Right to a criminal defense attorney: You have the right to a criminal defense attorney throughout your criminal proceedings.
Right to a jury trial: In felony and serious misdemeanor cases, you have a right to a speedy, public jury trial. In other misdemeanor cases, you have a right to a trial with a judge. In any trial, you are presumed innocent and cannot be convicted unless the jury (or judge) is convinced of your guilt beyond a reasonable doubt.
Right to confront witnesses: You have a right to confront and cross-examine all witnesses testifying against you in court. If witnesses do not want to appear in court, the state might dismiss your case.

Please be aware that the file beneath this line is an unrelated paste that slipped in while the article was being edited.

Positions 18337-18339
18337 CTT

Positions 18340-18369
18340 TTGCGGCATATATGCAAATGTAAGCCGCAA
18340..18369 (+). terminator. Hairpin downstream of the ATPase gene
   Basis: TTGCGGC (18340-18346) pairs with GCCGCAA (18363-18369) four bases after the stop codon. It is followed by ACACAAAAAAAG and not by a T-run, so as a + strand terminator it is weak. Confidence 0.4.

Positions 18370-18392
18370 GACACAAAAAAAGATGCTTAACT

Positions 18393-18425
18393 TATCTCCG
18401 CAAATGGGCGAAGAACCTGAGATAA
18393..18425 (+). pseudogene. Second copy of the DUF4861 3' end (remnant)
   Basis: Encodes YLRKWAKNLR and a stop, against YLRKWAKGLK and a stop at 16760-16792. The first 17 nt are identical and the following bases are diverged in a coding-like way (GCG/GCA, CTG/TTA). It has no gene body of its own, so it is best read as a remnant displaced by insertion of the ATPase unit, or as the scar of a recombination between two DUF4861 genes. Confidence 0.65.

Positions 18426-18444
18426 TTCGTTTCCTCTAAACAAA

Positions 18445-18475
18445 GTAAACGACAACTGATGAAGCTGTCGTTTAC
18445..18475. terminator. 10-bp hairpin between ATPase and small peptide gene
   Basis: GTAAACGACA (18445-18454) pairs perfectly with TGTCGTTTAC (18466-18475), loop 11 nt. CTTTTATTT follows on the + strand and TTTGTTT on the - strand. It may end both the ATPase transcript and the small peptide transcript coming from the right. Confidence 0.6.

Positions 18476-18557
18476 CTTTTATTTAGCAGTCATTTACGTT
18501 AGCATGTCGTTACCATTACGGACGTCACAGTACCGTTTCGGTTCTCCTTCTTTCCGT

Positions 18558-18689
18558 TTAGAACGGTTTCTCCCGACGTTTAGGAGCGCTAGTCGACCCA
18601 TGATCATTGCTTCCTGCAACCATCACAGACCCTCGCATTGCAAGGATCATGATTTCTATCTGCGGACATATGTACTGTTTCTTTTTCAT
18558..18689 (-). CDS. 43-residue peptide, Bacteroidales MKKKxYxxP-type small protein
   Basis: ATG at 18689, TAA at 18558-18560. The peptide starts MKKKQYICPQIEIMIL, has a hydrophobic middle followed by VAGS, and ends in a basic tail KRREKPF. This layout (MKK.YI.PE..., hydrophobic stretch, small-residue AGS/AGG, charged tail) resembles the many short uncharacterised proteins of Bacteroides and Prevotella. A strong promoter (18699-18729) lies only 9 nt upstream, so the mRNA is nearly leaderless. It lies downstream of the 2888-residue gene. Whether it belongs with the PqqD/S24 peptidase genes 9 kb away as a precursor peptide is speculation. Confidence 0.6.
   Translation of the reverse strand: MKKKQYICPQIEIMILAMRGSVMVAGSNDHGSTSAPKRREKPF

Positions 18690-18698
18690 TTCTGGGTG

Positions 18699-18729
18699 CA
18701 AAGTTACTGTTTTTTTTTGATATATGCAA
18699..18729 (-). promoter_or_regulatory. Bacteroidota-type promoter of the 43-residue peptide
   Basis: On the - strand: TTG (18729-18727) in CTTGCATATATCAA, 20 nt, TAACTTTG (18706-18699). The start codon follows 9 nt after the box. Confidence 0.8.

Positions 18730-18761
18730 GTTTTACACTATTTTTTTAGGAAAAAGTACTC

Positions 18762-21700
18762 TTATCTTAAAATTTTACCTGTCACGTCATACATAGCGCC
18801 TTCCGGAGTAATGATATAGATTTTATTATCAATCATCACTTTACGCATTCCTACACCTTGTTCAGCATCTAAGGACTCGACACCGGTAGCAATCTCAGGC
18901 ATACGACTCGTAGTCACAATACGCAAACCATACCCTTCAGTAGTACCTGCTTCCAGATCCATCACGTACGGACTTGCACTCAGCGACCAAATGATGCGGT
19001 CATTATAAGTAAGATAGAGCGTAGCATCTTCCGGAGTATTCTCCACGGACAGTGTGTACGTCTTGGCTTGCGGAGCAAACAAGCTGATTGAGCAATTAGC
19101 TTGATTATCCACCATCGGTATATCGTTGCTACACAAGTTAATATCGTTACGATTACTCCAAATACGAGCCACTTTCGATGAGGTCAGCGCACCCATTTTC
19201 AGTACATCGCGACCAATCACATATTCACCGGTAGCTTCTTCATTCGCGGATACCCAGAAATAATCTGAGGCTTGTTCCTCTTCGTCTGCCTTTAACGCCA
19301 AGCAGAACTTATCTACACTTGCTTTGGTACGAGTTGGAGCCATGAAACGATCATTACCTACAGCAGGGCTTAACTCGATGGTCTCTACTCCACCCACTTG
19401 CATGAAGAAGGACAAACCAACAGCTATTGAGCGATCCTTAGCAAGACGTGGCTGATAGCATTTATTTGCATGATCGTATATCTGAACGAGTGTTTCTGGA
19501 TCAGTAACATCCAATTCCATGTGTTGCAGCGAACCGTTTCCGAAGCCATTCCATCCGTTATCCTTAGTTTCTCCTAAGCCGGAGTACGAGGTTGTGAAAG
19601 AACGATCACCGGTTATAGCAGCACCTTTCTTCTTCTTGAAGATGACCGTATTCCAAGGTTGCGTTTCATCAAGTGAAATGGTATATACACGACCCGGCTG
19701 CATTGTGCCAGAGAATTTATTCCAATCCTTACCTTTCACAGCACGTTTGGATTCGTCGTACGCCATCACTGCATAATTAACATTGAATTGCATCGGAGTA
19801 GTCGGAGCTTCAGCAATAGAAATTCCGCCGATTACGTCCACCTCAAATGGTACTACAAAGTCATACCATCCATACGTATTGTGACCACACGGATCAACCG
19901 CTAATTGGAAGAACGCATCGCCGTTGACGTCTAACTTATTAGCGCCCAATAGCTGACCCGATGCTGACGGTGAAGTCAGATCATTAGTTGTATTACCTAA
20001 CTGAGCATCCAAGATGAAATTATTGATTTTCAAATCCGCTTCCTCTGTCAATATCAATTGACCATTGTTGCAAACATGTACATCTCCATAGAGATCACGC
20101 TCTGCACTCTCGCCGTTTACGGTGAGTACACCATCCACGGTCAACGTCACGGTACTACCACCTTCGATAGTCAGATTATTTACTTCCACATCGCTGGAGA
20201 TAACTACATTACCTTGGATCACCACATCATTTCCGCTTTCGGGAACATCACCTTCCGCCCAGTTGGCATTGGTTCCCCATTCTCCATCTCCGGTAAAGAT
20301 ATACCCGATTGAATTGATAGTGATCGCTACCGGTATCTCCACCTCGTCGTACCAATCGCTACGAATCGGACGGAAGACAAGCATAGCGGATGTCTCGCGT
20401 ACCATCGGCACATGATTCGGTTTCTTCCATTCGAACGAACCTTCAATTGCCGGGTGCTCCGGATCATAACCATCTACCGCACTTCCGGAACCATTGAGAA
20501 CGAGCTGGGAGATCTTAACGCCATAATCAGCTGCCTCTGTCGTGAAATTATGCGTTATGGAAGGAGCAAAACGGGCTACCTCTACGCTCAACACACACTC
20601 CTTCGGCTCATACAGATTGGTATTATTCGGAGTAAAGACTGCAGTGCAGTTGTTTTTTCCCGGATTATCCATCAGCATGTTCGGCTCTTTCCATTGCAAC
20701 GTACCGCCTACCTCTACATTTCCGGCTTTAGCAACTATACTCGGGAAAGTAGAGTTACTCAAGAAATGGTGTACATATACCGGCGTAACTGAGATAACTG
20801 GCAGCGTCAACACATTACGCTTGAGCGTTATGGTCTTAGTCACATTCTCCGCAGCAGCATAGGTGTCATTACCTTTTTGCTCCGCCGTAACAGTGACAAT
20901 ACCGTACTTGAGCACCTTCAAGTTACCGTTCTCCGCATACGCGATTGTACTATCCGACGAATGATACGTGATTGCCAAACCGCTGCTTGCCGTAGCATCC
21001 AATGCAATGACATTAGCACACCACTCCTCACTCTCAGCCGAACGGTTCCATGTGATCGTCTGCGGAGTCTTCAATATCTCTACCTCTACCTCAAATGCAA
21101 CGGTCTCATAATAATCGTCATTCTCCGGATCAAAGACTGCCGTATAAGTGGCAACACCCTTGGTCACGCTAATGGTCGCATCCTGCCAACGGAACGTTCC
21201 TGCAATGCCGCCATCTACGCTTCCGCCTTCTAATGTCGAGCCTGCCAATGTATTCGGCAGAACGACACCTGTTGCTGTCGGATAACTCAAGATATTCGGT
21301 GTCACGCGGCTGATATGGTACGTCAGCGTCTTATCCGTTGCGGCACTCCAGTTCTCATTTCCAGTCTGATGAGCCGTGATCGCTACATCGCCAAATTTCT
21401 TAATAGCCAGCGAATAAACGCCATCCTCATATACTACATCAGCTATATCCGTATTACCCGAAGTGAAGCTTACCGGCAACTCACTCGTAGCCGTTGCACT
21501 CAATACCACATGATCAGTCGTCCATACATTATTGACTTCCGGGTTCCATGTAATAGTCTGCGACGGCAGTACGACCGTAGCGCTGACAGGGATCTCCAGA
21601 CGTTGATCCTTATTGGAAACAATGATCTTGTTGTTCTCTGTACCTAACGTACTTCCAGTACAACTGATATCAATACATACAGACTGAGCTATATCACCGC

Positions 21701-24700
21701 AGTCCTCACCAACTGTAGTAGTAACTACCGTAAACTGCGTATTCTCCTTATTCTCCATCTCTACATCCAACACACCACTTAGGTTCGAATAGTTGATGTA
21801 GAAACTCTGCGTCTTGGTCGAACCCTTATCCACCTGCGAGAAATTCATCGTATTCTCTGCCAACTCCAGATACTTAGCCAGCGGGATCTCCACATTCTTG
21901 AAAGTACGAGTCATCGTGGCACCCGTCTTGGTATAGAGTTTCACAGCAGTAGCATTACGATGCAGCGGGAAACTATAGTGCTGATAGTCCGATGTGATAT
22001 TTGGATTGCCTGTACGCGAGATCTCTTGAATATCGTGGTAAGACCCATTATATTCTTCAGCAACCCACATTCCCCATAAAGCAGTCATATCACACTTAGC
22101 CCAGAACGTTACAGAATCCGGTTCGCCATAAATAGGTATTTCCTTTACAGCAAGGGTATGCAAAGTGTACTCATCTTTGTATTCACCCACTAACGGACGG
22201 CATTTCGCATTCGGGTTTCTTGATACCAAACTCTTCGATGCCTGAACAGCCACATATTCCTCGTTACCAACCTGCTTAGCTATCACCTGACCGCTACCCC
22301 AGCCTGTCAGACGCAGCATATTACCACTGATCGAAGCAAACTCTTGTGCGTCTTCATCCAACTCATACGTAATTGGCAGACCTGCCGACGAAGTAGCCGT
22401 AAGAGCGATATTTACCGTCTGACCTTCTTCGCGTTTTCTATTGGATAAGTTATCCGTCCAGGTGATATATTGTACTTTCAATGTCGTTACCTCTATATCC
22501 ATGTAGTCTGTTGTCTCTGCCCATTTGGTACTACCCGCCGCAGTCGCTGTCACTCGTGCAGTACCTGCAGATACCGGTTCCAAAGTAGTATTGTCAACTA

Right against self-incrimination: You have the right to remain silent and not incriminate yourself. You also have the right to testify on your own behalf. If you choose not to testify, the court cannot hold this against you.
Right to produce evidence: You have the right to present evidence and to have the court issue a subpoena to bring into court all favorable witnesses and evidence at no cost to you.